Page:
Greed, Capitalism And Charity


In the same way that the Left characterizes climate skeptics as loons, educational reformers as child haters and minimum wage advocates as haters of the poor, the Left characterizes free-market capitalists as greedy bastards.  Any support shown for a system that rewards the successful is immediately attacked as shilling for the rich.

Wanna reduce taxes on corporations because corporations will move to where there are lower taxes?  You support corporate welfare.  Wanna create laws that allow businesses to hire, and then fire, the most qualified and least productive?  Then you don’t care about the poor and disenfranchised.

With all the tribalism in today’s politics you can’t get the concept through the noise.  You’re unable to penetrate the distinction between “my side” and “your side”.  It’s more important to win than it is to create a viable path forward.  I see this often in corporate America.  I see competing managers championing their idea to the detriment of the team.  I feel I’m witnessing the same thing here in our politicians.  It’s more important to “win the debate” than to actually be right.

Because of this, because the Left vilifies all those who want to create a system that rewards the producers while removing the ability to destroy value from the ineffective managers, we will never be able to have a reasonable debate that typically successful people are reasonable people who, as it turns out, love other people:

The donor whose $350 million gift will be critical in building Cornell University’s new high-tech graduate school on Roosevelt Island is Atlantic Philanthropies, whose founder, Charles F. Feeney, is a Cornell alumnus who made billions of dollars through the Duty Free Shoppers Group.

Mr. Feeney, 80, has spent much of the last three decades giving away his fortune, with large gifts to universities all over the world and an unusual degree of anonymity. Cornell officials revealed in 2007 that he had given some $600 million to the university over the years, yet nothing on its Ithaca campus — where he graduated from the School of Hotel Management in 1956 — bears Mr. Feeney’s name.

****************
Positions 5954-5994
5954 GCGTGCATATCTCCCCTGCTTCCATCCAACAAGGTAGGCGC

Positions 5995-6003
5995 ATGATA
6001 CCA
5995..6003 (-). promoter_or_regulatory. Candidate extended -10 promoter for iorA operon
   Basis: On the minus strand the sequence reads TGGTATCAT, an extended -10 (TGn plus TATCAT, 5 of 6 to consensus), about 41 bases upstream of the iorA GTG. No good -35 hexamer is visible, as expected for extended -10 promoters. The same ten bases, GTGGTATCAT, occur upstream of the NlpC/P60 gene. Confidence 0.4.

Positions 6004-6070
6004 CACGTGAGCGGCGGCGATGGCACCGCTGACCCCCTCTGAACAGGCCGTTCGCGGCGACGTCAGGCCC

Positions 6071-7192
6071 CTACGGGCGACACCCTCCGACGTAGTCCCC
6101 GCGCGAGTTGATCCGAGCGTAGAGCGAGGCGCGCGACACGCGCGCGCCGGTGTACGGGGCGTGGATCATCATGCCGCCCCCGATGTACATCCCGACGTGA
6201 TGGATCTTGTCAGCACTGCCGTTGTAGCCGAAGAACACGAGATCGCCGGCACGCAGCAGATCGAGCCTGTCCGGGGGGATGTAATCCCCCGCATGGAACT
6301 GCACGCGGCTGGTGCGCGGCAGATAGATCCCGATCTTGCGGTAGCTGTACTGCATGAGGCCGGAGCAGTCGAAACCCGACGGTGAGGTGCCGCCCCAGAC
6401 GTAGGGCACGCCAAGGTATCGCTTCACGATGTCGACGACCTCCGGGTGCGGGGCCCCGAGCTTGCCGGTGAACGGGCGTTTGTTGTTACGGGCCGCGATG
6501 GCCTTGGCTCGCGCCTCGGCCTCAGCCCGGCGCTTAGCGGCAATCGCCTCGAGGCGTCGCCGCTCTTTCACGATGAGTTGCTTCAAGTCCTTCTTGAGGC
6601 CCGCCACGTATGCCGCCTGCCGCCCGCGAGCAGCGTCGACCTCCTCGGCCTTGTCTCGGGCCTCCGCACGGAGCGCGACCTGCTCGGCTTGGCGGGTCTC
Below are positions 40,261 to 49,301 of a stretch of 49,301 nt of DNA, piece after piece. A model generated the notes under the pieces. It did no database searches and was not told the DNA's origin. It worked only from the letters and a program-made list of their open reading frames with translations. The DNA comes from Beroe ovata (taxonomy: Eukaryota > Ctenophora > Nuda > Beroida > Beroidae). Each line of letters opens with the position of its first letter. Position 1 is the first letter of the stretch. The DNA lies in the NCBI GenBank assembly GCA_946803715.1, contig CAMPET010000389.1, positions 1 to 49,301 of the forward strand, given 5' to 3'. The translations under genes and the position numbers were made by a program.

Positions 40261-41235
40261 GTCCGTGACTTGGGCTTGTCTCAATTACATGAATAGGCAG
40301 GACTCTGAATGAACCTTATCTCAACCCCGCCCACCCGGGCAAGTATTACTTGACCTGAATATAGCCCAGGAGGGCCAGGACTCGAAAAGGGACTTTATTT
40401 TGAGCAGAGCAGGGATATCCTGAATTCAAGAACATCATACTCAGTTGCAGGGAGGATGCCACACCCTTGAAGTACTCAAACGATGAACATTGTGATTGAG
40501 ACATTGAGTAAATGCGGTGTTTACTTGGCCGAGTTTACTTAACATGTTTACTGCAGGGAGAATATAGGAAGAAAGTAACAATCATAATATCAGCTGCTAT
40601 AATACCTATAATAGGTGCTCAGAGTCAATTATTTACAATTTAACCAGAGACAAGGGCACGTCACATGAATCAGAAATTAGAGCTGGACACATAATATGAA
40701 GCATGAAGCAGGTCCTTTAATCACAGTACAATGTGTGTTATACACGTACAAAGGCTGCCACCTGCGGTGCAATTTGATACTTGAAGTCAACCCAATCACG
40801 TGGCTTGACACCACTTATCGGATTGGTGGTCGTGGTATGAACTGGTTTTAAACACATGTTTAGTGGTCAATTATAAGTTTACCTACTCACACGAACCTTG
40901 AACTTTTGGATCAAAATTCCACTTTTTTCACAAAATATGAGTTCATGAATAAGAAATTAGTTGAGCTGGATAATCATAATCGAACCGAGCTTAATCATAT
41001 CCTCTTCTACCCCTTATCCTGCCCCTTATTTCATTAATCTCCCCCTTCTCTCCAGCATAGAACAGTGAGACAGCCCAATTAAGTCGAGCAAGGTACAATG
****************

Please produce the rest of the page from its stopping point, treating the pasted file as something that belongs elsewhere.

The $350 million gift, the largest in the university’s history, was announced on Friday, but the donor was not named. Officials at Atlantic Philanthropies confirmed on Monday evening that it was Mr. Feeney, a native of Elizabeth, N.J., who is known for his frugality — he flies coach, owns neither a home nor a car, and wears a $15 watch — as well as his philanthropic generosity, particularly to medical research.

It turns out that capital, in the hands of the skilled, produces significant value to all the world.  And, as a reward, the capitalist acquires significant wealth as well.  And then, in the end, he often gives that wealth away.  As if to say, “I have come, I have made a difference and now it is time for me to give it all back.”

 

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2 comments
  1. I think that I would have to disagree with you a little bit here. Although sure, the left is guilty of what you say, both parties are equally to blame. It’s not the a problem of the party itself, but more of the nature of politics. The right is often seen doing the same: naming Obamacare and taxes as socialist for example. Moreover, I think there are counter-examples to your point that rich help society. Sure, like Carnegie, the gentleman you mention above have done tremendous good for the world, but then there are others such as Donald Trump who have private jets with golden toilets and CEOs who take billions of dollars in profits with little economic risk. I’m not attacking any of the points you are making, I’m simply pointing out that these things, whether good or bad, are everywhere. There are plenty of good, generous people who dont have a lot of money.

    • pino said:

      The Hypothetical said:

      Hi. Thanks for stopping by.

      Although sure, the left is guilty of what you say, both parties are equally to blame. It’s not the a problem of the party itself, but more of the nature of politics.

      To be sure! Truer words have never been spoken!

      Sure, like Carnegie, the gentleman you mention above have done tremendous good for the world, but then there are others such as Donald Trump who have private jets with golden toilets and CEOs who take billions of dollars in profits with little economic risk

      Without a doubt. My larger point is that capitalism is a system, not a rule. That is it typically creates conditions that typically benefit the typical man. Are there times when hard working brilliant plumbers go out of business? Yes. Are there times when well intentioned workers are the victims of legitimate greed, absolutely. However, on the balance, more people are more better off because of capitalism than they would otherwise would have been.

      There are plenty of good, generous people who dont have a lot of money.

      In my saddest times, I must remember that man, in general, is a wonderfully compassionate creature!

      Thanks for stopping by!

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